But the judge, noting Edwards' family was already gathered for sentencing, refused to delay.
Anyway, Adams said, her plea can always be withdrawn if prosecutors deem she hasn't been truthful about her possible assets.
"I, for the life of me, can't understand why this stuff isn't already done," the judge chided prosecutors.
Adams recommended to federal prison officials that Edwards, who lives in Milwaukee, serve her time in a prison near Cleveland, where her lawyers said she has friends and family who can help care for her children.
David T. Weisbrod, Edwards' Tampa lawyer, said the father of his client's newborn child, who lives outside the Tampa Bay area, has been helping care for the child.
He did not say who will care for Edwards' other children, including Joshua, 12, and Jessie, 14, while their mother is imprisoned.
What began on July 6, 1997, with a fire set by Lyons' wife, Deborah, at the $700,000 Tierra Verde home her husband and Edwards bought together, is now all but ended after more than two years and thousands of hours of state and federal investigations.
What remains for all but one person in Lyons' inner circle is the serving of punishment:
Lyons, 57, is serving a 5 1/2-year prison sentence for his state racketeering and grand theft convictions for swindling millions of dollars from corporations and charity using the convention's name.
After he was convicted in February, Lyons pleaded guilty to separate federal fraud and tax evasion charges. He was sentenced to four years and three months on those charges. But since the term is concurrent with state charges, it didn't add a day to his sentence.
Brenda Harris, the convention's meeting planner who admitted an affair with Lyons, received 18 months of probation in July after pleading guilty to a federal charge that she failed to report the commission of a crime.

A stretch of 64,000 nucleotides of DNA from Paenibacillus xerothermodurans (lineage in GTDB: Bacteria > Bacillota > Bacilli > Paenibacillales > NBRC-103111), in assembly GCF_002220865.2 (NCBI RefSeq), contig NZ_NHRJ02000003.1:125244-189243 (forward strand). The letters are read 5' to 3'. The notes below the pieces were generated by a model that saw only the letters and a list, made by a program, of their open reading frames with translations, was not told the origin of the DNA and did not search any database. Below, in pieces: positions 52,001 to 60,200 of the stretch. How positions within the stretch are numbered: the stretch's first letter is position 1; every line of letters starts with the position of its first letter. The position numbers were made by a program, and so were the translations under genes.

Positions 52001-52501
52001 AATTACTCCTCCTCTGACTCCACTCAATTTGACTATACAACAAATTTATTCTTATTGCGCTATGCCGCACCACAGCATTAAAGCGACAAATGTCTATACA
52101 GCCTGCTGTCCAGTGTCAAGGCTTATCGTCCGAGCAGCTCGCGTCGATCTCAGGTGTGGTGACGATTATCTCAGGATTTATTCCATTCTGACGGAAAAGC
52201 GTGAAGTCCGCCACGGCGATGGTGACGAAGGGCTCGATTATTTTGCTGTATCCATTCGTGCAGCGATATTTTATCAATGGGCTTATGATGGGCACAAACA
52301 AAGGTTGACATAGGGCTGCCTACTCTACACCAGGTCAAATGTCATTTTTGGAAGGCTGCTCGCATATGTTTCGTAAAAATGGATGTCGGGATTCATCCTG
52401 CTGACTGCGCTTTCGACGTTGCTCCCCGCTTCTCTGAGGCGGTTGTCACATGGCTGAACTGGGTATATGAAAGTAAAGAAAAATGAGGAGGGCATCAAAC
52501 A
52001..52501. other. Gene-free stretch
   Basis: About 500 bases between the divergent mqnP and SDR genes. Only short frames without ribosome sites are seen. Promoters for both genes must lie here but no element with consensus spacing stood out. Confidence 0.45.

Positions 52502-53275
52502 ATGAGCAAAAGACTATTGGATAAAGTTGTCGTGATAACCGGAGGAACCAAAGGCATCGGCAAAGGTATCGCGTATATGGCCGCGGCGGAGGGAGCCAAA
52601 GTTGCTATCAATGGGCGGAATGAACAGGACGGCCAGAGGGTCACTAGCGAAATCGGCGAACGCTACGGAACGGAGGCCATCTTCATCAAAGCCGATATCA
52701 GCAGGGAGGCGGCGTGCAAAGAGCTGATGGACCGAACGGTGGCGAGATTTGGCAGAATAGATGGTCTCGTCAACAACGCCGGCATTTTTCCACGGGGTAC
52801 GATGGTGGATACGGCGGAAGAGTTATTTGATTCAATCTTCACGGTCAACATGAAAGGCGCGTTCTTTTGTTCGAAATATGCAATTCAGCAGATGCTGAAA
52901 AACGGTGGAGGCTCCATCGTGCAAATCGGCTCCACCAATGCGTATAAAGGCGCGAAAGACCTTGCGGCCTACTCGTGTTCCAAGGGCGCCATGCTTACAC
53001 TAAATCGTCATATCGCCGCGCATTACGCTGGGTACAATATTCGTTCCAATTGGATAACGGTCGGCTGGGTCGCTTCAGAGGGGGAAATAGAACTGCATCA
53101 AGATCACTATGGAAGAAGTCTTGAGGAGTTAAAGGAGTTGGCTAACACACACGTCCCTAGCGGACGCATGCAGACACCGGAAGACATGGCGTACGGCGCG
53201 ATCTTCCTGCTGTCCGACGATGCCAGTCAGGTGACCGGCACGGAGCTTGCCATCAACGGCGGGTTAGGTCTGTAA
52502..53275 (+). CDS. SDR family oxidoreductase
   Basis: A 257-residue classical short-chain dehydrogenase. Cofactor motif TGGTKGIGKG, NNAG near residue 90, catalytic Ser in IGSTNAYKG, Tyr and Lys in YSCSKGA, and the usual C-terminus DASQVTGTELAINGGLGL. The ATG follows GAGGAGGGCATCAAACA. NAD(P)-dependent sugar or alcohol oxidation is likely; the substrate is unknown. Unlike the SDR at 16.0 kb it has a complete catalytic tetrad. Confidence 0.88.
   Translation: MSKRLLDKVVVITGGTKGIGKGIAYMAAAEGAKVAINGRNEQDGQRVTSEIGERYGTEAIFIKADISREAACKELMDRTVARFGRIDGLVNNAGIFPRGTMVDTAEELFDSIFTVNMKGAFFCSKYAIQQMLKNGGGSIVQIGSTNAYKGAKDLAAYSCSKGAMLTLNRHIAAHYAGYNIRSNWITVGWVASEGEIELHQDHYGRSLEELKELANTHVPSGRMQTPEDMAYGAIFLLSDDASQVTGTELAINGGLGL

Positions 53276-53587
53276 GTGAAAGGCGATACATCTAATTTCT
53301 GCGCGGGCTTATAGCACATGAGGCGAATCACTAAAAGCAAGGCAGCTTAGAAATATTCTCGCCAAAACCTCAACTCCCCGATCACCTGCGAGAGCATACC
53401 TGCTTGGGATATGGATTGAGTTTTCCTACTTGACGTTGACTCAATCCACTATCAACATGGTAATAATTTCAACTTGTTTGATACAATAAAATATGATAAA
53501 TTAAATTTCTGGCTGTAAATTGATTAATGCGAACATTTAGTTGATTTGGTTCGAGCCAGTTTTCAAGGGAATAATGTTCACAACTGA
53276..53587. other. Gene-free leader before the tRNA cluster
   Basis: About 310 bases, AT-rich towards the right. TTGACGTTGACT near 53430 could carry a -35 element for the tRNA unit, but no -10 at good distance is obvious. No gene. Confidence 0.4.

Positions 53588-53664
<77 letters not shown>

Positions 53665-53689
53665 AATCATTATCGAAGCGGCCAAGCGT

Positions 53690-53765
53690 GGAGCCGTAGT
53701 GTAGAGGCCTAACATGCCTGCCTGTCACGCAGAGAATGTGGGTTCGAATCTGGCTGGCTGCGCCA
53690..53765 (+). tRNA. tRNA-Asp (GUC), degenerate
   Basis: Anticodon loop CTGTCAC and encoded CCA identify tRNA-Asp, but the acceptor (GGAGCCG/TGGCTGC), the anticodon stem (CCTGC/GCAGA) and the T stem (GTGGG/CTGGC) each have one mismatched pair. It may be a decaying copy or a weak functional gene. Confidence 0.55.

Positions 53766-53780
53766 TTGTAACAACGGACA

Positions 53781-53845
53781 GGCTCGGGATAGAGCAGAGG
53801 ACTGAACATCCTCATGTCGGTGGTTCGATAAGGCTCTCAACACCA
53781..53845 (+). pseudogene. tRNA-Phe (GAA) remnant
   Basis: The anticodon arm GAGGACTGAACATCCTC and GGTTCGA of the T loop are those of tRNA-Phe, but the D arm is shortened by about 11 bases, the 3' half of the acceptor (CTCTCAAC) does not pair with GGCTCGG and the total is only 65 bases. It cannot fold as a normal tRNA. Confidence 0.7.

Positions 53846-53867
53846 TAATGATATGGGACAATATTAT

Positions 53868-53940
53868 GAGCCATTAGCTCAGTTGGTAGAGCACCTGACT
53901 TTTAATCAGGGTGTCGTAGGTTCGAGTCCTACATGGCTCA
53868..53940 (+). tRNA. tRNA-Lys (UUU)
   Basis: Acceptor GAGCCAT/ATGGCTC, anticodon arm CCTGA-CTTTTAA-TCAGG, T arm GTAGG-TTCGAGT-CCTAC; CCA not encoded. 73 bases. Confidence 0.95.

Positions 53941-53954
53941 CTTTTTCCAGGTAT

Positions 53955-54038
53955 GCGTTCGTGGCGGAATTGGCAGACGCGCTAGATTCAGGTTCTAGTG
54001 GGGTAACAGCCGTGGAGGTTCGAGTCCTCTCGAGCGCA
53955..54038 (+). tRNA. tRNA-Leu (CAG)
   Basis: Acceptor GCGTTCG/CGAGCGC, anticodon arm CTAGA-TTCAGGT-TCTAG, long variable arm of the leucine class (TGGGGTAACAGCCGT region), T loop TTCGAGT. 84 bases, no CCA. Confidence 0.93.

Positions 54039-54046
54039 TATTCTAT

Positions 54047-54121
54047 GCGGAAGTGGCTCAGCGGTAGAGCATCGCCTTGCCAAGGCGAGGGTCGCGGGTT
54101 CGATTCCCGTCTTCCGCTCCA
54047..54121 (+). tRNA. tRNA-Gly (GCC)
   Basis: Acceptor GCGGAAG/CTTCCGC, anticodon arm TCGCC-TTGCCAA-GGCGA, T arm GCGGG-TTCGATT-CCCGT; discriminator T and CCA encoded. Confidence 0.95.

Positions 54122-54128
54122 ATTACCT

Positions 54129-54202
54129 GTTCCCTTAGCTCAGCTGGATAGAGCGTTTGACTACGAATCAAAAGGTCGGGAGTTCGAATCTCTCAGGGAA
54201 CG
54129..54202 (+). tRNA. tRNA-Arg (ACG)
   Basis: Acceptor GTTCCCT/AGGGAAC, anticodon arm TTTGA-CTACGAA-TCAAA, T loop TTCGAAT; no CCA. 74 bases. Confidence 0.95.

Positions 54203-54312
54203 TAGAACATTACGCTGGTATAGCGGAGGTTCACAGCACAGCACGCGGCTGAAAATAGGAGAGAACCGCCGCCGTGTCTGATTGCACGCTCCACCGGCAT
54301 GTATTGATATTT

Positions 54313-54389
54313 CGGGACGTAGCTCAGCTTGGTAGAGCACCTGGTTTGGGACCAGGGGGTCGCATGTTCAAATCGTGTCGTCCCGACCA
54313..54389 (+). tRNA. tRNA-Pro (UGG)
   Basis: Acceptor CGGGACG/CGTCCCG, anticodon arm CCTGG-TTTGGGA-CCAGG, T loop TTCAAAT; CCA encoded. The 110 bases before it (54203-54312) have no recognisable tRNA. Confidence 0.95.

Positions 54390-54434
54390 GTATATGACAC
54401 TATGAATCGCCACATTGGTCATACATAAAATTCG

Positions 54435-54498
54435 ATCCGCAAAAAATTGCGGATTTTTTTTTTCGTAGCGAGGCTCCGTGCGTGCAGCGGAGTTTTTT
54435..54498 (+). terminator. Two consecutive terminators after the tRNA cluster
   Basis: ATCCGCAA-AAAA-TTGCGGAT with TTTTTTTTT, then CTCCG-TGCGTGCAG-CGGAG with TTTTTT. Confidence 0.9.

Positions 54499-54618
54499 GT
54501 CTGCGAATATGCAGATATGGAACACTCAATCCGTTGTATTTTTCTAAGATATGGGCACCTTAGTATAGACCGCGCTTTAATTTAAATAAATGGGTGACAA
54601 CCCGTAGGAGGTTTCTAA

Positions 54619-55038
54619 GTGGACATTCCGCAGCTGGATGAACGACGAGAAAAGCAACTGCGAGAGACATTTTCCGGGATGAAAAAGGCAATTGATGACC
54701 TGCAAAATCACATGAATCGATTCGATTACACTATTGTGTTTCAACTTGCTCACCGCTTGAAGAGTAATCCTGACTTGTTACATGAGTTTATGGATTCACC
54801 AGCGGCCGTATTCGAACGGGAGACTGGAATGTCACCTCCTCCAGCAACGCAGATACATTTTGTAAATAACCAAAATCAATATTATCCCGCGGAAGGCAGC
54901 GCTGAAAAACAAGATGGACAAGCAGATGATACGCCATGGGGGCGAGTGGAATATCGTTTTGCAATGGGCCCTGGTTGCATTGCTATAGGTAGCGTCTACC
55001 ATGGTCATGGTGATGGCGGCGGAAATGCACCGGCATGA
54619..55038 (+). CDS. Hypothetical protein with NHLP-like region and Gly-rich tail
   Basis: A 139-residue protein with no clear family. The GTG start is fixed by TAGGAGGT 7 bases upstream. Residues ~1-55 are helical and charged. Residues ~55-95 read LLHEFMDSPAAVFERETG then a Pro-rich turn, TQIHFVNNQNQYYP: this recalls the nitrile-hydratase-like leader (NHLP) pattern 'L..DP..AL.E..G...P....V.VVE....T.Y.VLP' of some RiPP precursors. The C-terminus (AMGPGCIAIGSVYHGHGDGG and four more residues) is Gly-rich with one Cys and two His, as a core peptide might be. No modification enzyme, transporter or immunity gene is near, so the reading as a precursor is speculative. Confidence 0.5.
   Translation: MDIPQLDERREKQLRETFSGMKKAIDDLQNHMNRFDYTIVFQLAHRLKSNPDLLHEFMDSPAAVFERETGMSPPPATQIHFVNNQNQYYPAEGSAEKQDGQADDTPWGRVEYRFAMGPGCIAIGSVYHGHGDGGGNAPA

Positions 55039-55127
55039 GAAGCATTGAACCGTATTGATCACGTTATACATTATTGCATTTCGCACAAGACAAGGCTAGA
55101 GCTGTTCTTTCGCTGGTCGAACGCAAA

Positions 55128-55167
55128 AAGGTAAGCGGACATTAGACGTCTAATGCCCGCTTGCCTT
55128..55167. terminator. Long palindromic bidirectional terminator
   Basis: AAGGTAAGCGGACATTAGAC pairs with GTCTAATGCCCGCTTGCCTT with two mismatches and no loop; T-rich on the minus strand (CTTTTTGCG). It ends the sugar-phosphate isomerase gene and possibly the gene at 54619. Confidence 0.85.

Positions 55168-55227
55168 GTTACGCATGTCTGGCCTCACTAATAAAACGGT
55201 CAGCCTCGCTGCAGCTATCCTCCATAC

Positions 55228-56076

Prosecutors said she failed to report to a bank that her down payment for a $340,000 home in Brentwood, Tenn., came from a slush fund controlled by Lyons.
Deborah Lyons, whose arson at the exclusive Tierra Verde home led to her husband's fall from influence, was the first to have her case resolved when in October 1997 she received five years of probation after pleading guilty to arson.
Now, just one case connected to Lyons remains unresolved.
Burleigh Ashby Hobson, a deacon at Lyons' Metropolitan Baptist Church, was indicted by a federal grand jury in August on charges of conspiring with Lyons and others to submit forged documents to the federal government to obtain money for a home for the elderly in St. Petersburg.
Hobson is free on bail as he awaits trial.
As Edwards walked to the federal courthouse Monday, she did not shed the stoic demeanor that has served her through two years of publicity. She ignored questions from reporters as camera crews crowded her and her family.
But when she spotted a familiar reporter in a parking garage an hour before her sentencing, away from the cameras, she smiled and nodded her head. She refused to answer questions but offered, "I'm doing just fine."